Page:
Situated over 800 meters high in the mountains of eastern China, tea plantations are braving the consequences of the coronavirus pandemic. For hundreds of years, generations of villagers here have grown tea leaves. They pick them in the early spring and ship them before midsummer – the toil would be a primary source of income to sustain a modest lifestyle for the rest of the year.
But this way of living is now hanging by a thread because tea – a usually staid and stable product – has unexpectedly become one of the many casualties of COVID-19. Despite increasing demand for this herbal beverage known for its role in improving people's immunity over the past months, the coronavirus lockdown and border restrictions have posed logistical challenges and disrupted the global supply chain.
"It's the most dire scenario I've seen in decades," said a tea grower from Huangshan City in southern Anhui Province – the paradise for tea lovers. One of China's top-quality green teas is called Taiping Houkui, also known as "monkey chief," that could only grow at the foot of Huangshan Mountain. The large-leaf tea with an orchid aroma is a rare ilk of tea because it requires a warm, humid climate, moderate rainfall and well-drained soil.
Since tea plantations are worked by small families, any supply-demand imbalance will make life harder for local growers. "Here it's more of a family business," said Ye Mancang, frowning as he looked at the vast tea lands. Ye manages part of a mainland-Taiwan joint venture focusing on eco-agriculture, which incorporates tea growing, manufacturing, marketing and export.
"We've lost more than 20 million yuan (2.9 million U.S. dollars) in the past few months. The coronavirus lockdown worldwide has driven our tea exports to zero, and then most of our tea products were flooded as torrential rains deluged the province in the heat of summer," Ye told us during our recent trip to Huangshan. During the same period in 2019, his company exported over 500 kilograms of Taiping Houkui as well as 30,000 kilograms of black tea to Japan and the U.S. through Taiwan.
China is the world's largest tea producer and has the greatest land area dedicated to growing tea. Last year, it produced approximately 2.5 million metric tons of tea and exported 367,000 metric tons, according to China Customs statistics. The U.S. has been among the top five importers of Chinese tea over the past couple of years. Things have started changing since 2019 when tariff hikes imposed by the White House in Chinese products led to lower sales. Ushering in 2020, delayed shipments and stifled supplies further affected both China's tea industry and overseas importers.
"Back in May, a U.S. company planned to buy some of our Taiping Houkui but had no way to ship them. It's feeling the pinch too," lamented Ye, also an expert tea taster. Ye's Taiwan partners were anxious about the restrictions still in place with waves of COVID-19 cases appearing.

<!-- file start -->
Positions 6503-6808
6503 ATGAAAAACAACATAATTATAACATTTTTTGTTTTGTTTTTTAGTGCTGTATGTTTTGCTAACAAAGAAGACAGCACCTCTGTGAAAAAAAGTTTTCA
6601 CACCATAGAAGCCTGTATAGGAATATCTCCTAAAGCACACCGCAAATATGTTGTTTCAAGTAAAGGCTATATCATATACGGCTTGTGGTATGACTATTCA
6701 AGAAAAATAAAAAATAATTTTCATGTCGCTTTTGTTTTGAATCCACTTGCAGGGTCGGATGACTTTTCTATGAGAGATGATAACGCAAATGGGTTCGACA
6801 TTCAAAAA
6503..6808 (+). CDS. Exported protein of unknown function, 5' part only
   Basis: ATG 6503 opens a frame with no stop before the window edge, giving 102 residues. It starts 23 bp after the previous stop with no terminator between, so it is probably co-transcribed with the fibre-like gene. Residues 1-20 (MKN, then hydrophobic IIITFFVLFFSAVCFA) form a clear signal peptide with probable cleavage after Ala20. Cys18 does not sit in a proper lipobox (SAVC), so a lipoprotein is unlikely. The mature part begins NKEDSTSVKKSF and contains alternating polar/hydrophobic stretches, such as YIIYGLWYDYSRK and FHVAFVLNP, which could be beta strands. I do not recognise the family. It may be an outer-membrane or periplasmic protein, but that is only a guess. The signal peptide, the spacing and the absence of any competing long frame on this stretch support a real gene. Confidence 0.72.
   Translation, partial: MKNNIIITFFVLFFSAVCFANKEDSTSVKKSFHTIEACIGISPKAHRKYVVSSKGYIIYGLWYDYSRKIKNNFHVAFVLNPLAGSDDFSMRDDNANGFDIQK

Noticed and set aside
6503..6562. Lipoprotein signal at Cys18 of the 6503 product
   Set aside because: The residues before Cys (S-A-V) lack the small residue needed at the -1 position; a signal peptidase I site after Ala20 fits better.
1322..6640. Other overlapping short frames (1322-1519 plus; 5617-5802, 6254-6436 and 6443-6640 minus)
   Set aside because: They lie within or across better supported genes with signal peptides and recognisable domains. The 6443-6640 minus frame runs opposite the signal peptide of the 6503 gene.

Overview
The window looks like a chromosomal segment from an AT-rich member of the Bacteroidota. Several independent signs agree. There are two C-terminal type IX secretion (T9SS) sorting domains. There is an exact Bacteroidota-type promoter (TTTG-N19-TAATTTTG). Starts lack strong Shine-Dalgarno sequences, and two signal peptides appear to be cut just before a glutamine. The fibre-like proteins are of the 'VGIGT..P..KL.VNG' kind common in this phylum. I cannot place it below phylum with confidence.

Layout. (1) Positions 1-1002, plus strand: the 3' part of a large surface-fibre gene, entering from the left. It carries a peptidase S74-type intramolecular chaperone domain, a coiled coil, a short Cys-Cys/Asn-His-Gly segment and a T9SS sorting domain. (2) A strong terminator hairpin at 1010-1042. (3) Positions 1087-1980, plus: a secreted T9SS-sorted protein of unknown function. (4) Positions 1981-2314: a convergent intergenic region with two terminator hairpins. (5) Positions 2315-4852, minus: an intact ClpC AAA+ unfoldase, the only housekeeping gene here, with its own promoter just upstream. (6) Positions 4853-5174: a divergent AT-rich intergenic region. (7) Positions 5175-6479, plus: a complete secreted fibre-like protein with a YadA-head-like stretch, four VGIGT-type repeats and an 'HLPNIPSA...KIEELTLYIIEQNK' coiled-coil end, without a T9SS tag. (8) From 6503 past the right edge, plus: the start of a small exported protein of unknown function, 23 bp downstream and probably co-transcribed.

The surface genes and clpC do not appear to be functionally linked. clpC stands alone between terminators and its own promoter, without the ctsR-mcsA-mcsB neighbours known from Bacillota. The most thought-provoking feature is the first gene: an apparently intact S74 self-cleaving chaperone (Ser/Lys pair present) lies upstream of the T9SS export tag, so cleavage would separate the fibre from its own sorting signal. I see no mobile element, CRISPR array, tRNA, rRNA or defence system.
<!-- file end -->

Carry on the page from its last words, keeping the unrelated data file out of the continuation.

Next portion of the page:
Since the founding of the joint venture in 2012, the company has never experienced such a crisis. Unlike in India and Sri Lanka where restrictions on movement trimmed tea output, farmers here in the tranquil village struggled to collect the first flush tea crop in the conventional leaf-picking season, keeping the annual yield equivalent to that of the previous year. Nonetheless, ensuing border closures in response to the unfolding pandemic created unprecedented problems for them.
In the first quarter of 2020, tea exports plunged by 9.7 percent year on year, and the export value of Chinese tea shipment to the U.S. declined by 1.3 percent as the price surged some one tenth amid rising global demand for the world's second most popular drink in coronavirus lockdown. The figure for second-quarter exports could only be worse given the long-drawn battle against COVID-19 in a slew of major tea importers.
The pain for Ye is more revealing. His company already paid the village 120,000 yuan as part of a yearly fund to drive local economic development in addition to compensating lost revenues of local tea growers. "We help increase per capita income by a large margin by providing local farmers with seedlings, purchasing their farm products, and creating jobs for around 40 villagers," Ye said.
In and around the small, scenic village, over 100 households enjoy a spike in their income, largely from tea export earnings estimated at 280,000 yuan annually.
Plus, Ye would offer an additional 7,000 yuan to four families still living under the national poverty line every year.
"This year we've paid the expenses in advance. Now we're in the red."
However, misfortunes never come alone. In July, Huangshan was hit by the most severe flooding in decades, adding to the coronavirus woes. "The flooding and subsequent mountain torrents inundated most of our packaged tea products as well as dozens of tea leaf processing machines," said Ye, looking at the machines sitting idle in factory. "But engineers can't come to repair the damaged parts right now." Replacing the drowned generators only will cost up to 600,000 yuan.
Ye and his Taiwan partners are eagerly looking for ways to compensate their business loss. "We are currently seeking cooperation with a top-notch travel agency that aims to build a tea culture base here to attract tourists," Ye said, hoping that a deal will help them expand the market at home and abroad and further boost the income of local tea growers. "Everything has a silver lining."
(Wang Zeyu and Cheng Biao also contributed to reporting.)